Food Rescue and Easy Healthifying Tips

Have you noticed that when you’re in the biggest hurry, that’s when you make more mistakes? This can especially apply to cooking and baking. THEN you have to spend time either re-cooking something or coming up with a new plan altogether. Crazy-making, right?

If you can relate, then you’ll like these 3 tips from Top Chef finalist Antonia Lofaso and the Food Network's Ingrid Hoffmann on how to rescue a couple common mistakes.

SCORCHED RICE. Even if you can remove the burnt kernels, the non-scorched rice will still taste burnt. So, after removing the scorched stuff, transfer the remaining rice to a container with a whole peeled onion. Cover and let sit for 15 minutes. The onion will absorb the burned flavor and odor.

TOO-SALTY SOUP. Who hasn’t done this? To fix it, add one-half to three-fourths cup of liquid to thin it out. Use milk for pureed or cream-based soups like tomato, and unsalted broth or water for clear ones like chicken noodle soup.

And here are a few tips from other professional chefs and cooks for better food/kitchen management as well as how to add more health factor to your meals:

PREVENT DROOPY HERBS: “Put a dry paper towel in the bag with them," suggests Dale Van Sky, executive chef at Red Mountain Spa in St. George, Utah. "The towel absorbs excess moisture, so the herbs stay fresh for about a week." Knowing how to keep fresh herbs fresh longer means you’ll be more inclined to cook with them more often. For instance, Van Sky suggests using them to increase the flavor and the health benefits of all steamed vegetables and sauteed shrimp.

GIVE RICE A FLAVOR BOOST by skipping the water and cooking it in juice instead, suggests celebrity chef Todd English. Try carrot, apple, beet, or pomegranate (or combos of them) to add vibrant color plus vitamin A and antioxidants.

LEARN TO USE A WIDER VARIETY OF GRAINS. Take quinoa, for instance. It is packed with magnesium, iron, zinc, potassium, and fiber. As an example, try this flavor- packed quinoa salad:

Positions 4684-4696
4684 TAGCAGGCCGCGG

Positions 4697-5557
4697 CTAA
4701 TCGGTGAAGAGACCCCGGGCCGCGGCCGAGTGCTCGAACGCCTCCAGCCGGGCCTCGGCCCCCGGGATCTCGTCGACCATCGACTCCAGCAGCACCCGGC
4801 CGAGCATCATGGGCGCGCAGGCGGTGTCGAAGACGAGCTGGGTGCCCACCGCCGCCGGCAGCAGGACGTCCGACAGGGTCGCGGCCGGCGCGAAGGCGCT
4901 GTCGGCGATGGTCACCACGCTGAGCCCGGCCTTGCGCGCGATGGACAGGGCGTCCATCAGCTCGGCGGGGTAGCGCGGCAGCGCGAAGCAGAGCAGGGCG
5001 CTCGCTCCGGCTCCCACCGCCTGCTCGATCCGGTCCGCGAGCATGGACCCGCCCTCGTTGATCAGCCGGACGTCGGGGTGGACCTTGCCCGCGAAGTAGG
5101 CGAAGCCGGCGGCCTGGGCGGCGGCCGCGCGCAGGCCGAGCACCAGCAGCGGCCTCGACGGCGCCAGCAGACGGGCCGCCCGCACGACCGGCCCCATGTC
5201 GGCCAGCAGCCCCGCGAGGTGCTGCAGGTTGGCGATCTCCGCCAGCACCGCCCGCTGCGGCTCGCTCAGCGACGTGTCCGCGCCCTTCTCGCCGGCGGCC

Moroccan Quinoa Salad


1 1/2 cups cooked quinoa (or 1/2 cup uncooked quinoa)
1 cup matchstick carrots
4 scallion thinly sliced
1 (15-ounce) can garbanzo beans rinsed and drained
1/3 cup chopped dates
1/3 cup golden raisins
1/4 cup chopped pistachio nuts
1 bunch flat-leaf parsley rinsed and chopped
1/2 teaspoon cumin
1/3 cup extra virgin olive oil
2 tablespoons fresh lemon juice
1 tablespoon raw honey
1/2 teaspoon salt
1/8 teaspoon chili powder

SALAD: Cook the quinoa according to package directions. Allow the quinoa to cool
completely before tossing with the salad ingredients. Toss ingredients together.

HONEY-LEMON DRESSING: Combine the ingredients for the dressing in a small
mason jar and give it a few good shakes until the dressing mixes through. Drizzle the
dressing into the salad and toss the salad to combine everything. Serve immediately or
store in the refrigerator for later!

Notes: Sometimes when you buy parsley, the bunch is HUGE. If that is the case for you,
just use ¾ bunch. It's really up to you how much parsley/herbs you want to use. Also,
some of the parsley can be replaced with mint or cilantro if you'd like.

When preparing the quinoa, add a teaspoon of oil and sauté the quinoa for about 1 minute before adding the water and cooking. This gives the quinoa a really great nutty/toasted flavor which goes really well with the flavors of this salad!

Recipe formatted with the Cook'n Recipe Software from DVO Enterprises.

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BRANCH OUT FROM YOUR USUAL PEANUTBUTTER CHOICE and “spread more health” by using Naturally More peanut butter. It contains flaxseed and flaxseed oil, giving you a dose of heart-healthy omega-3s as well as extra fiber and protein. And the taste? Peanut-buttery goodness! You’ll find it in a one-pound jar at supermarkets and natural-food stores.

It’s a little pricey (about $9.99), so you can also boost the health factor of your peanut butter by simply adding ground flaxseed or flaxseed oil to your peanut butter.


    Alice Osborne
    Weekly Newsletter Contributor since 2006
    Email the author!

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